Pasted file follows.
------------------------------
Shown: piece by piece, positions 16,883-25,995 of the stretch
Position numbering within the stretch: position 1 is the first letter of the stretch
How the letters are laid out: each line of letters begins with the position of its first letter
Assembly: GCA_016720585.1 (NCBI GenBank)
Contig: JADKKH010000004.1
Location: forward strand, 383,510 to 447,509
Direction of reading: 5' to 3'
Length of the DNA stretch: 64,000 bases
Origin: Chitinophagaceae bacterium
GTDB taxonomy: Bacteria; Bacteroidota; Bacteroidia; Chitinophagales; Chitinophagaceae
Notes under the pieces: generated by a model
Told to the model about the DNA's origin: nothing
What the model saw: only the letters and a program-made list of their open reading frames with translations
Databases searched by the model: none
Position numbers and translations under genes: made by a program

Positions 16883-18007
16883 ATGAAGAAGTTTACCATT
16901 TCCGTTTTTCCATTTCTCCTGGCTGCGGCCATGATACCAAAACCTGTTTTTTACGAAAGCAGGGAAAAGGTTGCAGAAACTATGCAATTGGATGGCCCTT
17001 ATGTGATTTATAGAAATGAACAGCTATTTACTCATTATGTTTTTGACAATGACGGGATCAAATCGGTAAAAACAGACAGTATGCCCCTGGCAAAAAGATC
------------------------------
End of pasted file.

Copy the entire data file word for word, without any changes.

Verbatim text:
Shown: piece by piece, positions 16,883-25,995 of the stretch
Position numbering within the stretch: position 1 is the first letter of the stretch
How the letters are laid out: each line of letters begins with the position of its first letter
Assembly: GCA_016720585.1 (NCBI GenBank)
Contig: JADKKH010000004.1
Location: forward strand, 383,510 to 447,509
Direction of reading: 5' to 3'
Length of the DNA stretch: 64,000 bases
Origin: Chitinophagaceae bacterium
GTDB taxonomy: Bacteria; Bacteroidota; Bacteroidia; Chitinophagales; Chitinophagaceae
Notes under the pieces: generated by a model
Told to the model about the DNA's origin: nothing
What the model saw: only the letters and a program-made list of their open reading frames with translations
Databases searched by the model: none
Position numbers and translations under genes: made by a program

Positions 16883-18007
16883 ATGAAGAAGTTTACCATT
16901 TCCGTTTTTCCATTTCTCCTGGCTGCGGCCATGATACCAAAACCTGTTTTTTACGAAAGCAGGGAAAAGGTTGCAGAAACTATGCAATTGGATGGCCCTT
17001 ATGTGATTTATAGAAATGAACAGCTATTTACTCATTATGTTTTTGACAATGACGGGATCAAATCGGTAAAAACAGACAGTATGCCCCTGGCAAAAAGATC